I just accept it and when I see it, I just think “bless them”. I can’t change their behaviour, well I could if I had them in a classroom, but today that is unlikely to happen. You too need to just accept it and just work on your own driving. Knowing you will see these things on your journey helps, as you can drive in a way that accepts (and anticipates) them, making you safer on the roads.

4. Test your eyesight

Getting your eyesight checked is always a good thing. In random eyesight tests, many people were found to have vision that was below the standard for driving. Simply getting new glasses – or wearing them made a huge difference.

I know one organisation who works with getting the elderly back on the road, find that just the wearing of glasses can help with confidence immensely.

Don’t do what one certain person did over lockdown, driving to a beauty spot to test their eyes!

Driving instructors are for life, not just for Christmas

For most drivers, just the 4 simple steps above will be all that are needed to get your confidence back on the roads but if you’re still worried, there are many driving instructors who specialise in this type of work.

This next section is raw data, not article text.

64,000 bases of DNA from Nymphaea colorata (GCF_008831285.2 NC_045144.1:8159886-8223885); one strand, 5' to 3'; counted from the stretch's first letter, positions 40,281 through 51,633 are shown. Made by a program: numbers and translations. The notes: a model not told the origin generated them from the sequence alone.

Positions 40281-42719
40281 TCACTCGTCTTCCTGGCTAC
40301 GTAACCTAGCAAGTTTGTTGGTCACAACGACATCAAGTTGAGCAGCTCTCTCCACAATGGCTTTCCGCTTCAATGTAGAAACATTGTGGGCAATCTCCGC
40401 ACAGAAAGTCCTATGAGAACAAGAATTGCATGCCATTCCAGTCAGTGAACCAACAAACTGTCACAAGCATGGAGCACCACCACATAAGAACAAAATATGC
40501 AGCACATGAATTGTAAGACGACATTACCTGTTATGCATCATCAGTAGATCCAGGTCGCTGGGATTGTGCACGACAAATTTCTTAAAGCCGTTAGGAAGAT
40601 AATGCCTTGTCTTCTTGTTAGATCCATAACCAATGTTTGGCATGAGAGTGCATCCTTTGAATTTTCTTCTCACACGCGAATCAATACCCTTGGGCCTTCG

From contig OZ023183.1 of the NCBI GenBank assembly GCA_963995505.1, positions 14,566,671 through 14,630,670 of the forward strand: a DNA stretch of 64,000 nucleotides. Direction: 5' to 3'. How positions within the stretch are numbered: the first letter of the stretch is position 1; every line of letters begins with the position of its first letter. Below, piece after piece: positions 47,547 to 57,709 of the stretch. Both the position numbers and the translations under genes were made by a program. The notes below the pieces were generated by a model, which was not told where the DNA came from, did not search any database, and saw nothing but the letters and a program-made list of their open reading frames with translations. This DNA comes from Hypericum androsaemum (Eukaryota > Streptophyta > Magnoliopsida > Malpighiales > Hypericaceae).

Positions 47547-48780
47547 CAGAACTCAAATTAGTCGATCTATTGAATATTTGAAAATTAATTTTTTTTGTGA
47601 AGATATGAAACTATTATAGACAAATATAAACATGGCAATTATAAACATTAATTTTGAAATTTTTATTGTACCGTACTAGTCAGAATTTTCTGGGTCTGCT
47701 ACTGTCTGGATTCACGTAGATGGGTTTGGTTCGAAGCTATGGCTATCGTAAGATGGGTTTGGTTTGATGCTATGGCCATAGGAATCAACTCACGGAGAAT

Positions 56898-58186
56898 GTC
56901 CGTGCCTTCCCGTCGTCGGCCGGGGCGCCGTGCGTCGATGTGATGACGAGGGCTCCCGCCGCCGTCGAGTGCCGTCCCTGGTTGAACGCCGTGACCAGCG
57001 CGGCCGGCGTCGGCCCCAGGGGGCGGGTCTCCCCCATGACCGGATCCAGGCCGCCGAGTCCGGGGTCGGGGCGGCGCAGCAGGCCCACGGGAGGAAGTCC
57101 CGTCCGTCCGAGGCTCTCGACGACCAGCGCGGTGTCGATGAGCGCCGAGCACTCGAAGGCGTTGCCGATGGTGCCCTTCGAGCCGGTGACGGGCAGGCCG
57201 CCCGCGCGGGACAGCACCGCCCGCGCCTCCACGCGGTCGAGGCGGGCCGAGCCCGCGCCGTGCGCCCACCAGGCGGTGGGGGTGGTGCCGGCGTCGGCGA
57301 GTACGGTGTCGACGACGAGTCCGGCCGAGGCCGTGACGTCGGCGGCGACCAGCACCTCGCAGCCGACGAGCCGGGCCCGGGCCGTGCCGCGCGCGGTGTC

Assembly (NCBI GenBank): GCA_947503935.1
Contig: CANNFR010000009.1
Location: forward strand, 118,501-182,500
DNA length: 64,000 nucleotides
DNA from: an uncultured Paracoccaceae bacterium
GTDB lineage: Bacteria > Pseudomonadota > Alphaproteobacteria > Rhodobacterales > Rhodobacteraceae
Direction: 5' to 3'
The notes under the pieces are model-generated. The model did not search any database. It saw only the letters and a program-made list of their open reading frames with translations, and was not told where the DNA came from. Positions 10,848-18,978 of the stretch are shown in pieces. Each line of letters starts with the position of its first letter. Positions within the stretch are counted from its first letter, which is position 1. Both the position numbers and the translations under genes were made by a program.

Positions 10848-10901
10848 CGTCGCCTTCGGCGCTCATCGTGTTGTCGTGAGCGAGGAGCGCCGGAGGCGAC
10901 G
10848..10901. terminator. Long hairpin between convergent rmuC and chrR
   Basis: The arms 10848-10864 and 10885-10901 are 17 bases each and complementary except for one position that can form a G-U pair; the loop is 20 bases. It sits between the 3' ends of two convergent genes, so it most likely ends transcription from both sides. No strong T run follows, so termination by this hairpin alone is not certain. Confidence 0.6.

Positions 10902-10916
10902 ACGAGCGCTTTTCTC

For example, you’ll find instructors who frequently work with people who have had accidents, are very nervous, or who have had specific problems with things like manoeuvres/roundabouts.

There are names for the fear of driving too:

  • Amaxophobia
  • Ochophobia
  • Motorphobia
  • Hamaxophobia

With at least four names dedicated to the fear of driving, you can see that it’s not uncommon to feel anxious about getting behind the wheel, and with more and more cars on the roads every single day, it’s only going to become more of an issue going forward.

If you still have contact with your old driving instructor, you may find that they will be able to fit you in for a refresher lesson. These are great stand-alone lessons where you can concentrate on one topic, whether it’s those tricky roundabouts or dual carriageways.

Refresher driving lessons

Refresher driving lessons can be a great way to get your confidence back

Today I train people to do this sort of work and there are many specialists out there. Some are even trained therapists. And I know of an organisation base in Exeter that has had excellent results, some of their excellent trainers I have worked with.

It happened to me

Many years ago, before I had even dreamed of becoming a driver trainer, I had a break in driving when my children were small. I spent all my time walking everywhere.

On my first car journey driving, I came across a pedestrian crossing and found myself looking at the red man and stopped. When the man turned to green, I started to move but instantly realised my mistake and stopped before I ran the people on the crossing over. I was even thinking the red man was very difficult to see from the car.

All soon became clear!

For me it really helped to take extra time with my journeys after that and I was sure to use familiar roads, allowing extra time. I soon got back into driving, and you will too.